The Kanban Maturity Model describes the core practices of reducing defects to help you improve your business outcomes. Here is the 4-step process which will enable you to achieve a more sustainable delivery of quality software.
- Visualize Defects
As the adage says, “We cannot manage what we cannot see.” The first step of the defect management process is to visualize defects on your Kanban board.
When you’re testing a work item, and a new defect is discovered, create a separate ticket and mark it as a defect. Add the following essential information to the ticket:
- Add a brief description of the defect.
- Add a link to the work item the defect is associated with.
- Specify the reason that has caused the defect.
- Assign the people responsible for fixing the defect.
- Assign severity.
- Use a different color for defects to make them easily recognizable from other types of work.
Increasing transparency is the first step towards reducing defects and raising awareness of the disruptive impact they may have.
- Track Defects
As stated in the book “The Economics of Software Quality”, defect tracking is used in more than 55% of military and defense software applications, but in less than 15% of IT, commercial, web or embedded applications. Given their prevention effectiveness, it is surprising that defect measurement is not used more often.
The second step of the defect management process is to track and analyze software defects on a regular basis.
The Throughput Breakdown Chart can help you evaluate what type of work is demanding the bulk of the time. It is especially useful when you want to emphasize the high volume of defects you’re handling.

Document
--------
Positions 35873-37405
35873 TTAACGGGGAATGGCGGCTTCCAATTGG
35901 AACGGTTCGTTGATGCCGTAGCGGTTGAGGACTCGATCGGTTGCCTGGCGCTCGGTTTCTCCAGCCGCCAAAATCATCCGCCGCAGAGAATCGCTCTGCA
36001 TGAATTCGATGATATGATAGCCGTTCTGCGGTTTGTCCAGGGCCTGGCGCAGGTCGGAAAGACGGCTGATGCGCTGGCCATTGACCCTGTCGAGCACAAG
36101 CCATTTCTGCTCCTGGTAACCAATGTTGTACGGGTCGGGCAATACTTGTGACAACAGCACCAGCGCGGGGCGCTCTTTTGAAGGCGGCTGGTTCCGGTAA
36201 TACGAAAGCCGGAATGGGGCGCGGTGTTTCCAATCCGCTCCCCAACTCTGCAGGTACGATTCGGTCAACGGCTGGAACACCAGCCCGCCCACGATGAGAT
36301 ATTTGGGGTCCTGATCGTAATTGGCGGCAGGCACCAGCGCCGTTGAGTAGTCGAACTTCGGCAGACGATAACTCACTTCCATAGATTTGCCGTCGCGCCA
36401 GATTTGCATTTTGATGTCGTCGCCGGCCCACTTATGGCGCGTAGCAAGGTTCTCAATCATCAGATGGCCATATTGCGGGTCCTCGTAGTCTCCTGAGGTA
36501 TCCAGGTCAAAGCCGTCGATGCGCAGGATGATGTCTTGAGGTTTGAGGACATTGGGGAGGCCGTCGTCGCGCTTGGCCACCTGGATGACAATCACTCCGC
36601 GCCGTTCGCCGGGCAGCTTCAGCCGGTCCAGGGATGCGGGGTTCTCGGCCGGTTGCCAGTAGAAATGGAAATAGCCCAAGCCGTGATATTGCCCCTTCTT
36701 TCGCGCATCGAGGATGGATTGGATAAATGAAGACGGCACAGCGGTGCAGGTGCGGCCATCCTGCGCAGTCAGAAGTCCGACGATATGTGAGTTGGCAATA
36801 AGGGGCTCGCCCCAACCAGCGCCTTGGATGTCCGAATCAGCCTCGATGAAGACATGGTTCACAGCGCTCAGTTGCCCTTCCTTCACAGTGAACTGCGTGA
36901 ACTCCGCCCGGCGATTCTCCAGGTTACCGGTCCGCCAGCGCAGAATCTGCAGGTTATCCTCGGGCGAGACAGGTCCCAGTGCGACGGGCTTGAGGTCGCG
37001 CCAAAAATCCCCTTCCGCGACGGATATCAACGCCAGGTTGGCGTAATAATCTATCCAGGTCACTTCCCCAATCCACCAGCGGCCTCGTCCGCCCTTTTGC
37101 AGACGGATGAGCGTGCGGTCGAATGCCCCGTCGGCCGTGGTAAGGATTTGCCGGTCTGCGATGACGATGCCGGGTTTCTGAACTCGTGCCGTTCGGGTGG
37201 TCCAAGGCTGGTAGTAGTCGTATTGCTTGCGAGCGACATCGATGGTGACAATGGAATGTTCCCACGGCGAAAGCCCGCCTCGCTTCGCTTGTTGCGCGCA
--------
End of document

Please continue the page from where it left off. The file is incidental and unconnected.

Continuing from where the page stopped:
The Throughput Run Chart displays the throughput of your team on a daily, weekly or monthly basis and compares its values over time. Use it to keep track of the number of defects you resolve and assess how trends have developed.
- Perform Defect Clustering Analysis
The third step of the defect management process is to identify the clusters of causes hindering your delivery times. To perform defect clustering analysis:
- Evaluate the causes of defects and their resolution times.
- Group the causes by clustering the defects which are similar in nature.
- Capture the total cycle time for each group to discover which are the most critical causes of defects.
Report the defect clustering results at the Service Delivery Review, Risk Review, and Operations Review. That way, you’ll keep your attention on the defects with the highest impact on your development process, and you’ll emphasize the urgency to act upon them sooner.
- Define Relevant Policies
We are now on the last step of the defect management process, as suggested by the Kanban Method. The goal of this step is to bring continuous improvement to your development practices and help you maintain a stable, predictable workflow in the long run.
Introduce policies on how defects should be handled. A defect ticket should be attached to the work item that it belongs to. The work item should then remain in the same process state where the problem was first discovered.